If your parents scolded you for not clearing your plate when you were a kid, stopping when you’re full can be a lot harder than it sounds. It might feel wasteful to throw away food, but think of it this way: Eating food you don’t need or want is just as much of a waste. As you get a handle on portions, you’ll naturally begin to serve up just what you need.
3. Eat slowly and savor your food. The faster you eat, the easier it is to overeat. A key to mindful eating is to slow down and tune in to your senses:
- Look at your food and notice the different colors and textures.
- Smell the aromas. Try to identify which foods create which smells.
- Feel the texture of the food in your mouth. Is it smooth and creamy? Crunchy? Chewy?
- Taste your food. Move it around different areas of your tongue to see if you pick up different flavors. Can you guess what seasonings are in the food?
When you focus on our meal in this way, you’re exercising your brain’s sensory processing.
(P.S. Adding these foods to your grocery list can boost your brain health too.)
4. Turn off the TV while eating. Ever sit down in front of the television with a meal, get to the commercial break, and wonder where all the food went? Watching your favorite show during your lunch break has been shown to increase afternoon snacking. That’s because it’s associated with reduced lunch memory.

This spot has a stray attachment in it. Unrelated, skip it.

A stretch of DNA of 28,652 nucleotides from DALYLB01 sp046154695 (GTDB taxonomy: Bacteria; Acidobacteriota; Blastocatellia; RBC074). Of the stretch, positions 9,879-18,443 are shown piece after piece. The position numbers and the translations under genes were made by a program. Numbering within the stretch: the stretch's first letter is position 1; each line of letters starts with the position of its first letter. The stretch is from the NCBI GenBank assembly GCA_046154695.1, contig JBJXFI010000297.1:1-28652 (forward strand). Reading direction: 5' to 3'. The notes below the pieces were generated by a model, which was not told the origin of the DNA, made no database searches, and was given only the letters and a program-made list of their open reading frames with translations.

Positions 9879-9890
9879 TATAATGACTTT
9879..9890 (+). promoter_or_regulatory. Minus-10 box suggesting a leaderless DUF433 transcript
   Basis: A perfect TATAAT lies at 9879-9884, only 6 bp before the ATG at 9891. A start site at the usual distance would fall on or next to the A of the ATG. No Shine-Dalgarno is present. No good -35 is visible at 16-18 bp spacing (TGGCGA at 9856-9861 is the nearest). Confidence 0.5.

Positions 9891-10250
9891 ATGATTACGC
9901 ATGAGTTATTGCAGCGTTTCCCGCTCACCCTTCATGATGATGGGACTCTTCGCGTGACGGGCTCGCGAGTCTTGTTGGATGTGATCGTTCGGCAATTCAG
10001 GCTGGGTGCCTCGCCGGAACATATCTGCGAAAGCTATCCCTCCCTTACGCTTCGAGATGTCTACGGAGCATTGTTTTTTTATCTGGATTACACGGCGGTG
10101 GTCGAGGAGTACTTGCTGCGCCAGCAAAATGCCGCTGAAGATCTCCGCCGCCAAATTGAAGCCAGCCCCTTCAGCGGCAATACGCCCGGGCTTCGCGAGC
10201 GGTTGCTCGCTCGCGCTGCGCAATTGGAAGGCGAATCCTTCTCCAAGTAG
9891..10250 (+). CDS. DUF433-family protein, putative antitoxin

“Watching TV distracts us from what we’re eating, which means we have a poorer memory of the lunch, and this is factored into decisions about eating,” says Suzanne Higgs, Ph.D. She’s a research psychologist and the author of the study on watching TV during lunch.
Make the dining table a “device-free” zone — turn off the TV, close your laptop, and set your phone aside. Focus on your meal instead.
5. Have an attitude of gratitude. One reason people experience bottomless hunger is an emotional, insatiable need for more. “You’re never going to get the perfect meal,” says Kabatznick. “But whether you have the best meal or the worst meal, really mindful eating is appreciating what we have and why it’s on the plate.”
Consider how your food was grown, how it was prepared, and what it took to get it to your table. Try regarding food as something more than just fuel, says Kabatznick. You’ll be more inclined to slow down and appreciate what you have without wanting more.
6. Make a mealtime obstacle course. Adding barriers to your meal can help slow you down. Make your next meal interactive, with components that you assemble at the table, such as a taco bar or lettuce wraps. Or try eating with your non-dominant hand, says Kabatznick. The physical difficulty of switching hands forces you to slow down and think about what — and how — you’re eating.
7. Give yourself visual cues. When you’re eating at home, leave yourself clues on the plate to help remind you of what you’ve eaten. Examples: shells from pistachios or bones from chicken wings. Even when you’ve thrown out those scraps, that process will reaffirm that you’ve had a snack or a meal.
Bottom line: Mindful eating can help you focus on your food, eat less, and feel healthier all year long. Bon appétit!